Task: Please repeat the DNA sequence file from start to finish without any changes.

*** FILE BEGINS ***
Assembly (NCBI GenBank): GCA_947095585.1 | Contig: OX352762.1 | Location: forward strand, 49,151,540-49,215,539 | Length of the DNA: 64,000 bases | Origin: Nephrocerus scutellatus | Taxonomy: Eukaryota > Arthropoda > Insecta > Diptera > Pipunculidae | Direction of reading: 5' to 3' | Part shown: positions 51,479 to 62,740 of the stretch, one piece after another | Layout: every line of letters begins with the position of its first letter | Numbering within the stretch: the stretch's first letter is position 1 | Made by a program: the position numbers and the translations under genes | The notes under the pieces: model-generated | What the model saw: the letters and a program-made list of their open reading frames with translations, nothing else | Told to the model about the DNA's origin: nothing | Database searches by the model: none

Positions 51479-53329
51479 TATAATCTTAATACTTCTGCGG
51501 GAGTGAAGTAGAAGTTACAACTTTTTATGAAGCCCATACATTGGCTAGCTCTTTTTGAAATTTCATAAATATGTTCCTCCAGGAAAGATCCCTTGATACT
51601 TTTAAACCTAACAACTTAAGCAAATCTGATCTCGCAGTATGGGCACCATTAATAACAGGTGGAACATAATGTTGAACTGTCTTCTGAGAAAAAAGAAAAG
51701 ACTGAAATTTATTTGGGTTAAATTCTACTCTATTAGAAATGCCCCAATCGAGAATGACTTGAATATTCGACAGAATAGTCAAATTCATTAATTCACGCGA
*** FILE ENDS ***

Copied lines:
Assembly (NCBI GenBank): GCA_947095585.1 | Contig: OX352762.1 | Location: forward strand, 49,151,540-49,215,539 | Length of the DNA: 64,000 bases | Origin: Nephrocerus scutellatus | Taxonomy: Eukaryota > Arthropoda > Insecta > Diptera > Pipunculidae | Direction of reading: 5' to 3' | Part shown: positions 51,479 to 62,740 of the stretch, one piece after another | Layout: every line of letters begins with the position of its first letter | Numbering within the stretch: the stretch's first letter is position 1 | Made by a program: the position numbers and the translations under genes | The notes under the pieces: model-generated | What the model saw: the letters and a program-made list of their open reading frames with translations, nothing else | Told to the model about the DNA's origin: nothing | Database searches by the model: none

Positions 51479-53329
51479 TATAATCTTAATACTTCTGCGG
51501 GAGTGAAGTAGAAGTTACAACTTTTTATGAAGCCCATACATTGGCTAGCTCTTTTTGAAATTTCATAAATATGTTCCTCCAGGAAAGATCCCTTGATACT
51601 TTTAAACCTAACAACTTAAGCAAATCTGATCTCGCAGTATGGGCACCATTAATAACAGGTGGAACATAATGTTGAACTGTCTTCTGAGAAAAAAGAAAAG
51701 ACTGAAATTTATTTGGGTTAAATTCTACTCTATTAGAAATGCCCCAATCGAGAATGACTTGAATATTCGACAGAATAGTCAAATTCATTAATTCACGCGA